Skip to contents
Crime and Courts

Deaf man files lawsuit against Idaho Springs police, county jail for 2019 arrest

Brady Mistic and his legal team filed the lawsuit in federal court

Downtown Idaho Springs on Monday, Dec. 9, 2019. (Jesse Paul, The Colorado Sun)

A deaf man has filed a lawsuit against former Idaho Springs police officer Nicholas Hanning, current ISPD officer Ellie Summers, the City of Idaho Springs and the Clear Creek Board of County Commissioners after he was arrested and jailed following a September 2019 traffic stop.

Brady Mistic and his legal team filed the complaint and jury demand on Sept. 17, 2021 in federal court. The claim states that Mistic was the victim of “unnecessary police force and wrongful incarceration,” and that neither ISPD officers nor jail staff had adequate training or equipment to accommodate him.

TODAY’S UNDERWRITER

These circumstances are “likely demonstrative of much larger systematic problems” within the city and jail, the claim states.

Mistic was stopped by Hanning and Summers around 7:30 p.m. on Sept. 17, 2019, in the 1300 block of Miner Street for a reported stop-sign violation.

Because Mistic is deaf, he uses American Sign Language to communicate, according to the claim. He cannot lip-read and can only vocalize a few words.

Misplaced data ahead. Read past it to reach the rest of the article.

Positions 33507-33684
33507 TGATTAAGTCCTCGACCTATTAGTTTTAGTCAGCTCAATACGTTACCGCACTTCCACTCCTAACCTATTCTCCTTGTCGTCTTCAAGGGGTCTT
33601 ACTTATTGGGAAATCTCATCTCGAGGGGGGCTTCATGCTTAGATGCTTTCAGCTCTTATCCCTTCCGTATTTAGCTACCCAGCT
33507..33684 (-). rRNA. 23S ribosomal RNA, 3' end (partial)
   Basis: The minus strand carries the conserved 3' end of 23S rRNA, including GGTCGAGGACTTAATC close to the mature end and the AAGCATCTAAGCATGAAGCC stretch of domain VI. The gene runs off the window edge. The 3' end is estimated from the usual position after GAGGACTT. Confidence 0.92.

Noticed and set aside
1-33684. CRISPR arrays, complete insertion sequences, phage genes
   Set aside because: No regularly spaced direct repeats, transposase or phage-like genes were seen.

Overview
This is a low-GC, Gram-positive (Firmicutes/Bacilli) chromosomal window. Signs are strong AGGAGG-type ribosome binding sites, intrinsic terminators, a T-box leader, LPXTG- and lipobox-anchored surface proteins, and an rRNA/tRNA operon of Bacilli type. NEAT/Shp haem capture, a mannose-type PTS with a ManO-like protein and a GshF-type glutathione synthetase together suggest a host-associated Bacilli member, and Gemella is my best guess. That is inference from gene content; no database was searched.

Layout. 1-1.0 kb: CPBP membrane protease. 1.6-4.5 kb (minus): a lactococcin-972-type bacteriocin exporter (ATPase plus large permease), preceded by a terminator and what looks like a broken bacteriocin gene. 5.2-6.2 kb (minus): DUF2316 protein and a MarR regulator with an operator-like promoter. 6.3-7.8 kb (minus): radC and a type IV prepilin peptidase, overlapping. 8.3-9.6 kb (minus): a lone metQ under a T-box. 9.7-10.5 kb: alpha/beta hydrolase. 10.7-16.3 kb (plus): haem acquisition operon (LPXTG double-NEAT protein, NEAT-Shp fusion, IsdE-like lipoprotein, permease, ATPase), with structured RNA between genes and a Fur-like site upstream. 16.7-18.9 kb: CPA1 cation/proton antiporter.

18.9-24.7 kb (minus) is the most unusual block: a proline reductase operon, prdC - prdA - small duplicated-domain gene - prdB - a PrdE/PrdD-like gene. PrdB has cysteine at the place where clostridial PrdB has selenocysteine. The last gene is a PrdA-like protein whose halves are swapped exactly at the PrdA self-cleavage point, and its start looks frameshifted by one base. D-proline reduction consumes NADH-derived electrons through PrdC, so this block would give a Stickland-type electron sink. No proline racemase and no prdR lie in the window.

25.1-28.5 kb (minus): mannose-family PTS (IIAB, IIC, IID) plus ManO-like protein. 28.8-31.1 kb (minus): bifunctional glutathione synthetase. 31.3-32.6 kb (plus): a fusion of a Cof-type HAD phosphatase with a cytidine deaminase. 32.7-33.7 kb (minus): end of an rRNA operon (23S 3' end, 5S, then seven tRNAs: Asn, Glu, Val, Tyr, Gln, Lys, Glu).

Mistic, then 24, attempted to communicate with the officers using his hands. Hanning and Summers, who were unaware Mistic was deaf, told him to get back in his vehicle, a Sept. 23 ISPD news release states.

Both Mistic’s claim and ISPD explain that Hanning put Mistic into handcuffs because of his unexplained actions, and that Hanning sustained a broken leg during the altercation.

The claim states, though, that Hanning was unnecessarily forceful when restraining Mistic. He reportedly didn’t give Mistic any warning, grabbed his sweatshirt and threw him to the ground, with Mistic’s head hitting the concrete.

Mistic, who was unarmed, was hit with a stun-gun twice and yelled “no ears” during the altercation in an attempt to communicate that he was deaf, according to his lawsuit.

Read more at coloradocommunitymedia.com.


We believe vital information needs to be seen by the people impacted, whether it’s a public health crisis, investigative reporting or keeping lawmakers accountable. This reporting depends on support from readers like you.